What does it mean to be American? Historian Philip Gleason once said, ”To be or to become an American, a person did not have to be any particular national, learning languages, religious, or ethnic background. All he had to do was to commit himself to the political ideology centered on the abstract ideals of liberty, equality, and republicanism. Thus the universalist ideological character of American nationality meant that it was open to anyone who willed to become an American.” Essentially, what Gleason is saying is that all one has to do is act like an American and embrace the American way of life, but is this really what it means to actually be American? In this essay I will explore whether or not it is enough to embrace the culture, or if there is more to identifying yourself as an American by examining some key elements of American culture.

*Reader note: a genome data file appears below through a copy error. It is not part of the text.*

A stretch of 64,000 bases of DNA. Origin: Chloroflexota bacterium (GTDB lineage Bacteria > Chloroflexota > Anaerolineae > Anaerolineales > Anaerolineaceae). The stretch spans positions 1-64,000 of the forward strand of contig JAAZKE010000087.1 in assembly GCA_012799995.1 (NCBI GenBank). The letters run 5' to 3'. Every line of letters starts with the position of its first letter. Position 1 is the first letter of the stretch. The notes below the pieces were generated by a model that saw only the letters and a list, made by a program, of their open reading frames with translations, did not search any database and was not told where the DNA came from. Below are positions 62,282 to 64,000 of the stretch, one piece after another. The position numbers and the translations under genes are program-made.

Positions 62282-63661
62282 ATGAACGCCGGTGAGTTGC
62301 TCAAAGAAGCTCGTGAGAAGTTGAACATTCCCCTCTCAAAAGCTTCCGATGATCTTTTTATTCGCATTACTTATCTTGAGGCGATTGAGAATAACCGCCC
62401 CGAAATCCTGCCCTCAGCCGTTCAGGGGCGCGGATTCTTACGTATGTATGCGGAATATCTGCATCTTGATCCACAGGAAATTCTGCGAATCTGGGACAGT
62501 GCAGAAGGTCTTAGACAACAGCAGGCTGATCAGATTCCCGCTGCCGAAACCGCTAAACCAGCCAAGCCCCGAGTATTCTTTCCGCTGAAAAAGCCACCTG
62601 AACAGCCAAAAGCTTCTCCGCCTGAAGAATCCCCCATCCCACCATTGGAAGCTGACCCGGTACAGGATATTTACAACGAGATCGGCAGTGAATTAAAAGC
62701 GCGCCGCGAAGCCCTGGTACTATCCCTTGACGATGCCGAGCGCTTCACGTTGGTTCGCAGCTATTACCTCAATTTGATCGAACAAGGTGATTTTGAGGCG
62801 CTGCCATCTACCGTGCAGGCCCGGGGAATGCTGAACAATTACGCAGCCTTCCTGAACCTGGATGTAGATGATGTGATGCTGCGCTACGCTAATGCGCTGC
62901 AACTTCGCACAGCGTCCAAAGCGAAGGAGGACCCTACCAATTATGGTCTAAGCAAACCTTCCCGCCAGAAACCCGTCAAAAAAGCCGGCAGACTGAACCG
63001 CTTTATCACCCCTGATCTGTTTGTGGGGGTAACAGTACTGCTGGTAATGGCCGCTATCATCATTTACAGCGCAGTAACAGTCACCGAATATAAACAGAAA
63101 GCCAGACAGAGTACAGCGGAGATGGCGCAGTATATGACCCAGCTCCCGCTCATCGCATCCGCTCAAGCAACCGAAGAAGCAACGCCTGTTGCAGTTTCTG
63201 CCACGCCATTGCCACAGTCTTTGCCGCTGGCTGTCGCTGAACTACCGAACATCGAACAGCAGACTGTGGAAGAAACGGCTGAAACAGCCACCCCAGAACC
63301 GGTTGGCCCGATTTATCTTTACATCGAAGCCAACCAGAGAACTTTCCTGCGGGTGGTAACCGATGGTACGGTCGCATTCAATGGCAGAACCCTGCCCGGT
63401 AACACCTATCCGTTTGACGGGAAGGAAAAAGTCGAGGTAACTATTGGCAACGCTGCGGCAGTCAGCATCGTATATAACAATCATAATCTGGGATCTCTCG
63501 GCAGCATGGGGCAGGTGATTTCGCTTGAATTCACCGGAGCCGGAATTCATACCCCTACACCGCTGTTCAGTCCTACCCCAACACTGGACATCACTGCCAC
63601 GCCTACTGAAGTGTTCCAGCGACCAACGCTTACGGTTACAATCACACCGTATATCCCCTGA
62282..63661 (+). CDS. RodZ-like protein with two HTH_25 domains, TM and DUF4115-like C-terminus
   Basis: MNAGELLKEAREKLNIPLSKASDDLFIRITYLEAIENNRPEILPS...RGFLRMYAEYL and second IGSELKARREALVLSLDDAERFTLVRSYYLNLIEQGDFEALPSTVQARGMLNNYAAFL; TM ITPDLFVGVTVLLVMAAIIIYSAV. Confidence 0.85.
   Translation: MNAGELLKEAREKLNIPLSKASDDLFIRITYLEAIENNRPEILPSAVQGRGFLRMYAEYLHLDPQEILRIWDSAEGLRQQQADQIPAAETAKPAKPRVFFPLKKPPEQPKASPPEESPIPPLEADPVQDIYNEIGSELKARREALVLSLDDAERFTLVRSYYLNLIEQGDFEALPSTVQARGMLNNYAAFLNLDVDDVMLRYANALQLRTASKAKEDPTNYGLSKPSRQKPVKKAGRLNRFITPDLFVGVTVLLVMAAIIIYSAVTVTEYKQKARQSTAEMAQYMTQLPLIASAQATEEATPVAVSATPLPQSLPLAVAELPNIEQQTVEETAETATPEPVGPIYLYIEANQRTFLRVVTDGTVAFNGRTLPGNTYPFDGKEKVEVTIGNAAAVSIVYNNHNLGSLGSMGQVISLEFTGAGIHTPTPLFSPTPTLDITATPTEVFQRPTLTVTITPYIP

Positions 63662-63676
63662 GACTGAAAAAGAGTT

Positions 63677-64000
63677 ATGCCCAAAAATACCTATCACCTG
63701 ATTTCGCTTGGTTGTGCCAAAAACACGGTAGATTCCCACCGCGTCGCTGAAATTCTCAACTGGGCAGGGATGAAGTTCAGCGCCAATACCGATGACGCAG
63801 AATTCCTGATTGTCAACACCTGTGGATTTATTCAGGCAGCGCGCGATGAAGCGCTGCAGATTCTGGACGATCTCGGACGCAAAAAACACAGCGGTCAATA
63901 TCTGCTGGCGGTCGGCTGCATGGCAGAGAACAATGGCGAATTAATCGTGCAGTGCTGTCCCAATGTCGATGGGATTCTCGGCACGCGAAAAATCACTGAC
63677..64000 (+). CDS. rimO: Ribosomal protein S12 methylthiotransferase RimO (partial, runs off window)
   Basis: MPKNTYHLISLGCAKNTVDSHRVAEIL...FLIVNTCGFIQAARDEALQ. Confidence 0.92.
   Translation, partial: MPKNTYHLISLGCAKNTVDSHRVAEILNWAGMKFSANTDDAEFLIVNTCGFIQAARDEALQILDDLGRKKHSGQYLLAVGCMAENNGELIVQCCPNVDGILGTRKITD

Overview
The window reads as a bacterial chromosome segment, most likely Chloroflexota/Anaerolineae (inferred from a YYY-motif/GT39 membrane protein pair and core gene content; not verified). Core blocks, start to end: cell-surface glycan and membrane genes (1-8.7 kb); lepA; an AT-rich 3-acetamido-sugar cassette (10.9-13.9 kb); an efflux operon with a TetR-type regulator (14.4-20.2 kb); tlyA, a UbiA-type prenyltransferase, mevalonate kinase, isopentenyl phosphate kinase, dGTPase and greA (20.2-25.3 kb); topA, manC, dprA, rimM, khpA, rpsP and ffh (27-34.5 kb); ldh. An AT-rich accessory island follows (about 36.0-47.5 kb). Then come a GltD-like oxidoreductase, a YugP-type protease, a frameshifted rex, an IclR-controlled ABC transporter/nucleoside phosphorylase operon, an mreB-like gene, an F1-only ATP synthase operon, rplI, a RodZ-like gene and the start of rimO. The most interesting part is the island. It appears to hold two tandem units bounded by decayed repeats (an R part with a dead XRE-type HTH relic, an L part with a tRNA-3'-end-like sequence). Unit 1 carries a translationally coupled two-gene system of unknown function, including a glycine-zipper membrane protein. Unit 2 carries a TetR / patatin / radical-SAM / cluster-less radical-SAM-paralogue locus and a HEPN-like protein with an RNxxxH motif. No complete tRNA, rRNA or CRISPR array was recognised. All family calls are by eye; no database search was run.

One of the big defining factors in terms of being an American is embracing the right of free speech. Outside of the United States, many people would say that Americans are loud and obnoxious, or perhaps if they were being a little kinder they might say that Americans can be very upfront! This is because freedom of speech is a big part of the American culture and citizens are very much encouraged to speak their mind and freely express their own opinions. This can seem a little overbearing in other cultures where this is not the norm, but once people realize that American’s are not being intentionally rude they often come to understand that it can actually be very useful to simply state what you mean, rather than try to be polite and end up making ambiguous statements. As Ghandi once said, ‘A “no” uttered from the deepest conviction is better and greater then a “yes” uttered to please, or what is worse, to avoid trouble.’ Freedom of speech is something that is so important to American culture that it is actually protected by The First Amendment to the United states Constitution, although of course there are restrictions! Freedom of speech does not give Americans the right to engage in hate speech. After all, another part of American life is the acceptance of various cultures and religions that may be different to your own.